Tree by tree, shrub by shrub — how Alipay’s users are helping take back our forests
Part of the “Alipay in China” series about how this all-in-one mobile payments app, operated by Ant Financial, is transforming digital lives in China
Take a close look at the image above.
Each green dot is a saxaul tree, planted by hand in the Tengger Desert, in the arid regions of Gansu province in the northwest of China.
No real surprises so far. Except that every single one of those hardy shrub represents the efforts of an individual in China, whose low-carbon daily activities are being transformed by Alipay into virtual energy that can ultimately be exchanged for one of those trees.
Since 2016, Ant Forest, a function on the Alipay app, has encouraged over 400 million Chinese to live a greener lifestyle and promote environmental protection awareness.
Ant Forest is a green initiative that encourages users to adopt a green lifestyle by conducting low-carbon activities in their daily lives such as paying utility bills online, walking to work instead of driving, and declining disposable utensils while ordering food online.
With enough energy points, a real tree will be planted in a desert by Ant Financial and its philanthropic partners. With more points accumulated, they can plant larger trees — users can also check their tree in real-time on Ant Forest’s homepage.
By the end of 2018, over 400 million people, or 5% of the world’s total population, had joined Ant Forest’s initiative. This has resulted in over 55.5 million trees being planted in Gansu Province, Inner Mongolia Autonomous Region and other desert areas in China, reducing carbon emission by over 3 million tons.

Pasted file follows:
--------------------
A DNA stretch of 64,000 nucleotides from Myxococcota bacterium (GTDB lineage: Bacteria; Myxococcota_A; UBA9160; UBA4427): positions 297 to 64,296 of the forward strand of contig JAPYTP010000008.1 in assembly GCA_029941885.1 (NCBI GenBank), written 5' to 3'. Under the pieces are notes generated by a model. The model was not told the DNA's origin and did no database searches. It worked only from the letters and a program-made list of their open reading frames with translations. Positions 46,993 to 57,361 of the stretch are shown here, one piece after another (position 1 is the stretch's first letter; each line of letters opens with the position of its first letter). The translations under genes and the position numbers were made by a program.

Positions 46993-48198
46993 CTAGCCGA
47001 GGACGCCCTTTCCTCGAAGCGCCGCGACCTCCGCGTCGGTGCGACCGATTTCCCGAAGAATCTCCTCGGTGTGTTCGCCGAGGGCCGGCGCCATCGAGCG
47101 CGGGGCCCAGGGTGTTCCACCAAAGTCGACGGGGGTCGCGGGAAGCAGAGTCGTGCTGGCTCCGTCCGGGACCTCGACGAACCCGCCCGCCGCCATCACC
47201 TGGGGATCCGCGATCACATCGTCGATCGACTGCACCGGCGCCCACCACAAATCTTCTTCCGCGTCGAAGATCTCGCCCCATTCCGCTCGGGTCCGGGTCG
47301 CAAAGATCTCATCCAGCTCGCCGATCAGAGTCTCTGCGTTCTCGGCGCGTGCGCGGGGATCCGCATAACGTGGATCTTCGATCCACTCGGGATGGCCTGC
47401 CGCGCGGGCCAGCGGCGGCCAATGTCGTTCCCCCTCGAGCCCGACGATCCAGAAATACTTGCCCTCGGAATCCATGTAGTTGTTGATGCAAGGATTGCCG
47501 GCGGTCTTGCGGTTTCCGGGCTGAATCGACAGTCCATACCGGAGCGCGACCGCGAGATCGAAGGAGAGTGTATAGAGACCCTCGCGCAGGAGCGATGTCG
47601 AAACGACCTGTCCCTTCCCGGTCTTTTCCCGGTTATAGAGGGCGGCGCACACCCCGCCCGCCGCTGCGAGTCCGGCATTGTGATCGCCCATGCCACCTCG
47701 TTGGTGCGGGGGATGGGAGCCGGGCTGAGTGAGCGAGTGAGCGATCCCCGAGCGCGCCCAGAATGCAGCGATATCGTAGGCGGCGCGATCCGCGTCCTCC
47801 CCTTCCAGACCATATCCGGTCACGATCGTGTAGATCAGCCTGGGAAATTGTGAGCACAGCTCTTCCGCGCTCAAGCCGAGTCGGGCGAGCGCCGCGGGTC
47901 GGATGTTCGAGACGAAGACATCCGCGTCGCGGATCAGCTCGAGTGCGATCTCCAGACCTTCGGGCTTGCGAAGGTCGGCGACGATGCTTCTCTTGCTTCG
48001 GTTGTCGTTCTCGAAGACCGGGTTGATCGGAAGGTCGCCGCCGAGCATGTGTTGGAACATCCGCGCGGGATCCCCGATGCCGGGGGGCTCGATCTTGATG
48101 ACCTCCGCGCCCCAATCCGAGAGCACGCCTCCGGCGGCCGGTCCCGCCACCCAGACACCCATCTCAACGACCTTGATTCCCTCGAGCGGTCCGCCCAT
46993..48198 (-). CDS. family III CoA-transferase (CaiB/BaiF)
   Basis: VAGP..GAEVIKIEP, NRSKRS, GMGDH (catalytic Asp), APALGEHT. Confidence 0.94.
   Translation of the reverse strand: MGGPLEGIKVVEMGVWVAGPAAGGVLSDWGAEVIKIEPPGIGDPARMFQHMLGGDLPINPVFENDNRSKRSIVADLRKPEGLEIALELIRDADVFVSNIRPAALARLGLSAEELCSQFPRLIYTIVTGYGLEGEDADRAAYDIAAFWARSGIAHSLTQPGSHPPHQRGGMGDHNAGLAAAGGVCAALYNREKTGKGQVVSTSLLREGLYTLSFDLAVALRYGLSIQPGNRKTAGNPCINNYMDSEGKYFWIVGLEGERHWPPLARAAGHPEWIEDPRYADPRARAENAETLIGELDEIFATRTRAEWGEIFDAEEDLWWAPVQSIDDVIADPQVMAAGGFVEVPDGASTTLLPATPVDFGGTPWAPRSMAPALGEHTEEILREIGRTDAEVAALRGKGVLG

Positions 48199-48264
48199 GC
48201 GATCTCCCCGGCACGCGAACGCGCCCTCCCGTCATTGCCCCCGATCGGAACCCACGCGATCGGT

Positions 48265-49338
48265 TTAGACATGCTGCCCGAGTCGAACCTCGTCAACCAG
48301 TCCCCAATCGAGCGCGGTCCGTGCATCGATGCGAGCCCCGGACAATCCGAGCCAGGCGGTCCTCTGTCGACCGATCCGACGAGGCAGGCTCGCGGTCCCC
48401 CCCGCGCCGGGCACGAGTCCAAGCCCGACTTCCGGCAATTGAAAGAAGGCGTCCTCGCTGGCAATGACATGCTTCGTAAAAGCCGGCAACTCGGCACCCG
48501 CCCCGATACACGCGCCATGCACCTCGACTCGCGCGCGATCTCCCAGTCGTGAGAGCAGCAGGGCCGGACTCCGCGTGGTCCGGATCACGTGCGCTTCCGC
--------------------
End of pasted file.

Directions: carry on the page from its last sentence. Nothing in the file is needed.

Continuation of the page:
As a green initiative, Ant Forest has also received significant international attention.
Recently, Alipay was invited to make a presentation at the G20 Climate Sustainability Working Group (CSWG) meeting held in Japan, where we shared with the audience the principles behind Ant Forest — providing ordinary people with a digital tool to live greener lifestyles and protect the environment at the same time.
“We believe that many people have good intentions to protect our planet as they want to do what they can for a greener future and we believe that innovative technology can help turn these good intentions into tangible results,” said Qin Liu, Director of Ant Financial’s Social Good Department, during the event in Nagano, Japan.
Photos released by NASA this February showed that the earth has become greener than it was 20 years ago mainly due to China’s tree-planting program and intensive agriculture in both China and India.
By enabling the average person living in China to contribute to the fight against climate change, Ant Forest has created the largest private sector tree-planting initiative in China.
CSWG is one of the working groups under G20, the premier forum for global economic cooperation. Together with the Environment Sustainability Working Group (ESWG), CSWG has worked to develop the G20 Climate and Energy Action Plan for Growth to support countries in implementing their Paris Agreement Commitments, among other goals.
The second CSWG of G20 2019 is being held in Japan between 15–17 April. Ant Forest was the only project from China invited to share its practices on how we’re using digital technologies to allow individuals to join in the fight against climate change.
We look forward to sharing more of our experiences with the rest of the world. Check back often, for news about Ant Forest and our other initiatives using technology the make the world a more inclusive place.